"What we have here is a situation, a tragedy, where antagonism had built up ... and it blew up," said Rosenzwieg. "It is undisputed that Clifton had a gun."

As deliberations wore on, it became apparent some jurors could not agree on the verdict of first degree murder, the prosecution wanted.

Jurors had much shocking and sad testimony to look back on. Of the prosecutions 21 witnesses, Denise Clifton faced the toughest task.

Clifton, a nurse, testified to discovering her husband's body after arriving home from work and her frantic efforts to revive him.

"The first thing I saw was a bullet hole in his side and I started screaming at him," said Clifton. "He was not responding and I knew what happened."

Clifton also described the emotionally wrenching discovery that her 3-year-old son, in the back of the vehicle, was unharmed.

"He didn't appear to have any blood on him," Clifton testified. "Physically, he was OK but he was drenched in sweat. He was pale as a ghost. There are not words to describe how terrified he looked."

The defense called just five witnesses, including Richard Gordon.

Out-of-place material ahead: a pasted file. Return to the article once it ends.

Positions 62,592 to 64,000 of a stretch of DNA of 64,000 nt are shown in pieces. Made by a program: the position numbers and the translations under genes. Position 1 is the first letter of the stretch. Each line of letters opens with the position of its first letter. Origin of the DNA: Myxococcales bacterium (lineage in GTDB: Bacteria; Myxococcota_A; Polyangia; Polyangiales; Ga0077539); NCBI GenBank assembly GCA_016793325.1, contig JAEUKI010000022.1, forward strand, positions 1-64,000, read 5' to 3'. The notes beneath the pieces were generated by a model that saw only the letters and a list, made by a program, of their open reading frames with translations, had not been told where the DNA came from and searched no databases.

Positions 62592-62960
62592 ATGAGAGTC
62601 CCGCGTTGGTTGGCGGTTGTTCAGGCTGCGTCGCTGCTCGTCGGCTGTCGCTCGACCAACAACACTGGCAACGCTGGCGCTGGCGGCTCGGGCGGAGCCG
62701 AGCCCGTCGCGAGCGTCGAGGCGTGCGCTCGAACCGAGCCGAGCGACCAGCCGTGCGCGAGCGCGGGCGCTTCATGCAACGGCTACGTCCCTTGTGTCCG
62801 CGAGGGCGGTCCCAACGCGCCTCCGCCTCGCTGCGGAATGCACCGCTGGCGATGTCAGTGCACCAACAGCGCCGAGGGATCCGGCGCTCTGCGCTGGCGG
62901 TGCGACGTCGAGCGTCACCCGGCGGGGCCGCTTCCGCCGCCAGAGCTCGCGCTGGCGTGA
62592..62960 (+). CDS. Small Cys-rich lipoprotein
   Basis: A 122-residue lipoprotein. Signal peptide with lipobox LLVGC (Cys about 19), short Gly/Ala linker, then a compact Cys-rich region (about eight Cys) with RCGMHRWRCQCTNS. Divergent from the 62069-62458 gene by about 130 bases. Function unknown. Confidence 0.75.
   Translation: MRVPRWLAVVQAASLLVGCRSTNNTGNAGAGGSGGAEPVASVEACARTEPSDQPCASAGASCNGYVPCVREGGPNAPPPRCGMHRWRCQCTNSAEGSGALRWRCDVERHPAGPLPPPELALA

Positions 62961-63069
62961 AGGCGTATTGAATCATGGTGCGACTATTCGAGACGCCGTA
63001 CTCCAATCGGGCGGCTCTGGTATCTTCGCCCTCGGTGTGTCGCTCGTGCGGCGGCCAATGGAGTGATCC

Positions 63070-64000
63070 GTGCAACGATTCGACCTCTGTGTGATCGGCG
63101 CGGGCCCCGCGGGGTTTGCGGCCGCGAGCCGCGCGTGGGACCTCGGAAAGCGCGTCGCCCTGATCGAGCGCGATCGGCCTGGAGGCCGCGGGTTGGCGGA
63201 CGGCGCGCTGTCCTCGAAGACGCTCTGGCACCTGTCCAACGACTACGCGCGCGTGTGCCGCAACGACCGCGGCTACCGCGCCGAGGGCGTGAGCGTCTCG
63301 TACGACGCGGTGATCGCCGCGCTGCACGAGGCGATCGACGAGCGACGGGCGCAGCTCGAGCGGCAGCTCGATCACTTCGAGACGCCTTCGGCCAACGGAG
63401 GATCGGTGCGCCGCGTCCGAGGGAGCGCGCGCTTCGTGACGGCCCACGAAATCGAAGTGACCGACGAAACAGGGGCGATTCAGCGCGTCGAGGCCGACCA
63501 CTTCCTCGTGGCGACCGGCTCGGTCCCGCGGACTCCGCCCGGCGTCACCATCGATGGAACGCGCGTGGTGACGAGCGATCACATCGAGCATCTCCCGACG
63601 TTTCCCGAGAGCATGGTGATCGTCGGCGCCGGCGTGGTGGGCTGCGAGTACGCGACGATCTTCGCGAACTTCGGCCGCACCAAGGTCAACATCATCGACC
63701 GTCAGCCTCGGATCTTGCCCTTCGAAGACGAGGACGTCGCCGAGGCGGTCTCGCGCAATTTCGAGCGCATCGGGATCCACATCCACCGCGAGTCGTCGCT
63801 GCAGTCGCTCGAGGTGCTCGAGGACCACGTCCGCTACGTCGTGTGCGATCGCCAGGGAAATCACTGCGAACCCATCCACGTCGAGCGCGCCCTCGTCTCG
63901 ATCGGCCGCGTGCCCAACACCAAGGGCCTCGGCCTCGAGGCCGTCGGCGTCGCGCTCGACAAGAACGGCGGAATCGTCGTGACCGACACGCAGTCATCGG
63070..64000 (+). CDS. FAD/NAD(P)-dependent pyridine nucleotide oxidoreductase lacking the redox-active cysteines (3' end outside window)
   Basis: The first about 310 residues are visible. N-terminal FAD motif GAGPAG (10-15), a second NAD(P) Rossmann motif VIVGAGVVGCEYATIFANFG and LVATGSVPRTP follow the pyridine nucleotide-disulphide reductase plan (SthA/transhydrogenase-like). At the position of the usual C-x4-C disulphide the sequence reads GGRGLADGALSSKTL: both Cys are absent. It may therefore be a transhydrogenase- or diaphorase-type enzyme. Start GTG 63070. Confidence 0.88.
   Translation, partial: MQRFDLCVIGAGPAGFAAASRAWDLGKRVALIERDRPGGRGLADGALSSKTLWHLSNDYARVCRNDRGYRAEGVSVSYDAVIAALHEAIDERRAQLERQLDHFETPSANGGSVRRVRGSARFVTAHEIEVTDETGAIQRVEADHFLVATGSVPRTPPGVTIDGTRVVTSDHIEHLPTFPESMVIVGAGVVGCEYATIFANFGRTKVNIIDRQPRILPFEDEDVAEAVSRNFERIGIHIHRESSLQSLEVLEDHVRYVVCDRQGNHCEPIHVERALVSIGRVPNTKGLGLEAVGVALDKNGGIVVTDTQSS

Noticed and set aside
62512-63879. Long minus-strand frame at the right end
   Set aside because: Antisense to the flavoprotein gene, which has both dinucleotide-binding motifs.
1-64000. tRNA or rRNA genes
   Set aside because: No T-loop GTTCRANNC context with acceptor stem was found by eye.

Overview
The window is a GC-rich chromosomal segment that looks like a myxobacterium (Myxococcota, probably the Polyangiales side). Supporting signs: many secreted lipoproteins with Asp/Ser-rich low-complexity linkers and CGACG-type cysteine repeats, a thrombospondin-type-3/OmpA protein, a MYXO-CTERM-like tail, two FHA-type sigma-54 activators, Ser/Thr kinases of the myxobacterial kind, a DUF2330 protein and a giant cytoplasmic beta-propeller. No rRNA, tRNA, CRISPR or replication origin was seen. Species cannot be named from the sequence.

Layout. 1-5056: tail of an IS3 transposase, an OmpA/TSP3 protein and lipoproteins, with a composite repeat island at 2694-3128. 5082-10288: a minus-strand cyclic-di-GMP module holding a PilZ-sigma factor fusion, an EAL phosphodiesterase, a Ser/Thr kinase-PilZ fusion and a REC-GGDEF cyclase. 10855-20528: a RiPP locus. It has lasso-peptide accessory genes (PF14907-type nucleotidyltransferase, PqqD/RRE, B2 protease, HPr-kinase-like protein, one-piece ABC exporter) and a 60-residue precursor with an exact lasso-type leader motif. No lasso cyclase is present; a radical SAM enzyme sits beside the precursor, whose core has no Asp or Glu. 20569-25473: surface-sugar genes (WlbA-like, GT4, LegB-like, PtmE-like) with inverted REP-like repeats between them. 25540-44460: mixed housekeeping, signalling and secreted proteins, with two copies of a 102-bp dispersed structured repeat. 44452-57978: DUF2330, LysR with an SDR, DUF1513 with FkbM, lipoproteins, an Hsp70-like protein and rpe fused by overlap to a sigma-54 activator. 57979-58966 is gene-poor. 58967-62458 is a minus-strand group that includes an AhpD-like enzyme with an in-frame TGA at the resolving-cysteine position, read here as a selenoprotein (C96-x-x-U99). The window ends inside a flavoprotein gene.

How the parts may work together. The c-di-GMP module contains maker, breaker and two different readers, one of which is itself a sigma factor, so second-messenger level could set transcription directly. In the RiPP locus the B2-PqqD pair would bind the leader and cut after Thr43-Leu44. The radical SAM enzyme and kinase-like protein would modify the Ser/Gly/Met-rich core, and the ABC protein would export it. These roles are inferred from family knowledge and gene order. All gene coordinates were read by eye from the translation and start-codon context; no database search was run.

Gordon began his testimony by admitting he shot Clifton but adding he regretted the incident that led to Clifton's death.

Gordon claimed that Clifton had threatened to shoot him if he saw him on Clifton's property.

According to Gordon, he acted in self defense when Clifton found him just outside the gate leading to Clifton's home.

"He asked me what I was doing on his road," Gordon testified. "I told him this is not his road. It's a county road ... He said, 'I told you I was going to shoot you for trespassing.' I said, 'You are not going to shoot nobody. It's a county road.'" ... "He reached down, he had a rifle in the truck. He proceeded to pull the rifle up and I opened fire to protect myself."

In an effort to support Clifton's story, defense attorney Rosenzweig repeatedly emphasized a crime scene photo showing a rifle on the passenger seat of Clifton's truck.

During their long deliberation, jurors twice sent out questions to Judge Weaver and, shortly after 9 p.m., Weaver called attorneys into the courtroom, after receiving a third note.